32 Fløysand, Amt and Jakobsen, Stig-Erik, ‘The Complexity of Innovation: A Relational Turn’, Progress in Human Geography 35, no. 3 (2011), pp. 328–44.

33 Gupta, Akhil, ‘Blurred Boundaries: The Discourse of Corruption, the Culture of Politics, and the Imagined State’, American Ethnologist 22, no. 2 (1995), pp. 375402 .

34 Das Gupta, State and Capital, pp. 133–37, pp. 141–58.

35 Polzin, Christine, ‘Institutional Change in Informal Credit: Through the Urban–Rural Lens’, chapter 9, pp. 229–250, in Harriss-White, Barbara (ed.), Middle India and Urban-Rural Development: Four Decades of Change (Heidelberg and New Delhi: Springer, 2016).

36 Data for the organized sector in the latest 2015 round of national accounts is boosted by the expansion of the private corporate sector's data base. This would shrink the relative contribution of the informal sector were it not for the fact that the top 100 companies provide 75 per cent of GVA, leaving the contribution of the ‘real universe’ of close on a million other working companies unknown (R Nagaraj, ‘Size and structure’). The unorganized sector is a residual, using census indicators of labour and gross value added extrapolated from benchmark indicators. Since the organized manufacturing sector has been reclassified to be more inclusive than the earlier registered manufacturing sector, some informal enterprise may have been reclassified as formal and the sector shrunk as a result: Ministry of Statistics and Programme Implementation, Changes in Methodology and Data Sources in the New Series of National Accounts, Base Year 2011–12 (New Delhi: Government of India, 2015), pp. 13–19.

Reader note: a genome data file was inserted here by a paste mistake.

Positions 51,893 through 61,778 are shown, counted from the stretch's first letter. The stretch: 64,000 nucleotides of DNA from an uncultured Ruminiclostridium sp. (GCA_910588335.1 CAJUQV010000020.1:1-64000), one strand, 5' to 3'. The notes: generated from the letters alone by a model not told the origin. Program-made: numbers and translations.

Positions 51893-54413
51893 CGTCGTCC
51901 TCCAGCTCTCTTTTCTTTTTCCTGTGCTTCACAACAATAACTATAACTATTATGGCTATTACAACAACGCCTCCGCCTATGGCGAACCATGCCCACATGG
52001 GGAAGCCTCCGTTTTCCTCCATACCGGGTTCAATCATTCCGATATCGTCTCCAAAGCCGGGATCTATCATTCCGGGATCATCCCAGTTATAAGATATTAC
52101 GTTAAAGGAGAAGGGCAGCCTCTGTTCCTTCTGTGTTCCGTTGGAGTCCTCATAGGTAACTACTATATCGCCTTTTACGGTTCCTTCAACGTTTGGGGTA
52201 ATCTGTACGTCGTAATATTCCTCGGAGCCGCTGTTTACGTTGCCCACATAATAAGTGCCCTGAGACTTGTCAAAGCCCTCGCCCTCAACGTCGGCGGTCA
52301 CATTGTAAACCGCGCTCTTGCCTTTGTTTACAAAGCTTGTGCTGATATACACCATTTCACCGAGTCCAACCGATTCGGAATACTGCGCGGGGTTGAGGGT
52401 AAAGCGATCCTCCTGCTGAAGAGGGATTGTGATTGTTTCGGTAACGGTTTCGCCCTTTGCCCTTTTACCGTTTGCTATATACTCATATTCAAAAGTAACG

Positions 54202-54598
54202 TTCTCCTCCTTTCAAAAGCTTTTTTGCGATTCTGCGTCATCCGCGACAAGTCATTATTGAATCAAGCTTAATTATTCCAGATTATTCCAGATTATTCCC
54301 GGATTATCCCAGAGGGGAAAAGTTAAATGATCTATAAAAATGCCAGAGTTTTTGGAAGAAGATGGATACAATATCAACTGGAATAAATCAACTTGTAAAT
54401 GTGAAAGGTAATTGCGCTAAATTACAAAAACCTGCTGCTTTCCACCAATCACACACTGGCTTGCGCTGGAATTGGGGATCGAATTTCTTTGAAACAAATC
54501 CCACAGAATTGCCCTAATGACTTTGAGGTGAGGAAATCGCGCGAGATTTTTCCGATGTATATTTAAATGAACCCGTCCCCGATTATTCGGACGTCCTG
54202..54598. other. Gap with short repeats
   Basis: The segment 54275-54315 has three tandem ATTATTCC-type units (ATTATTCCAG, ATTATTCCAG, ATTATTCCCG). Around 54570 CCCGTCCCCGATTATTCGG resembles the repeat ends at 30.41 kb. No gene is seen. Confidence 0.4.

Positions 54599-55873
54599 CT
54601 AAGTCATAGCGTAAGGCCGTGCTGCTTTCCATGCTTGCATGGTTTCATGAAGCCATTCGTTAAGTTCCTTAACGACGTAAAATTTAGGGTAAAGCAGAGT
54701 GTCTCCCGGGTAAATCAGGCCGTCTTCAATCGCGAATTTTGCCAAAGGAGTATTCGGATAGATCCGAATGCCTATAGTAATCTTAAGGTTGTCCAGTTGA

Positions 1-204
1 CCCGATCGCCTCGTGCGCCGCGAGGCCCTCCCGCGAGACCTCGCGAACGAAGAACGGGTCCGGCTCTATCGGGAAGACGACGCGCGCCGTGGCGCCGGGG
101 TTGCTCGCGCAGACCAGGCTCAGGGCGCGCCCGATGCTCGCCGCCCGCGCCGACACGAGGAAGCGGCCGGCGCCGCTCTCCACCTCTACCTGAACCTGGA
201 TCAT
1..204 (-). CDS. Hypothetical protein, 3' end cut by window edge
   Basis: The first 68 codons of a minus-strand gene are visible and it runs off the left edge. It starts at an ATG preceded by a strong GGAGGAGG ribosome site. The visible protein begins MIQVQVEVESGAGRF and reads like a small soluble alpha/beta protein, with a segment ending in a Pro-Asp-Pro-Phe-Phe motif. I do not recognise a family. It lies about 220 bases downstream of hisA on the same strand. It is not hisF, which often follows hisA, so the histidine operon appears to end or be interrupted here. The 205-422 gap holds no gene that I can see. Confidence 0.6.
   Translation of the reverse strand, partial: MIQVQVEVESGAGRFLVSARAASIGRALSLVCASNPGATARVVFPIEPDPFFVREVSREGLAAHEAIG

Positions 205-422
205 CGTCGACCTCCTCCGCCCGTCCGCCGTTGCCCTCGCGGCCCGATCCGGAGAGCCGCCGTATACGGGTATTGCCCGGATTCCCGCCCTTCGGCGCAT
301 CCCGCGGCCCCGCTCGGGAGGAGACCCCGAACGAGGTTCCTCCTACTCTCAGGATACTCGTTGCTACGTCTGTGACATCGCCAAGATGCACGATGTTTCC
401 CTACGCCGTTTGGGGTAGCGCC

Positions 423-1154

37 Flyvbjerg, Bent, ‘Five Misunderstandings about Case-study Research’, Qualitative Inquiry 12, no. 2 (2006), pp. 219–45.

38 Harriss-White (ed.), Middle India and Urban-Rural Development.

39 This section is derived from Barbara Harriss-White, ‘Introduction: The Economic Dynamism of Middle India’, Chapter 1, pp. 1–28, in Harriss-White (ed.), Middle India and Urban-Rural Development.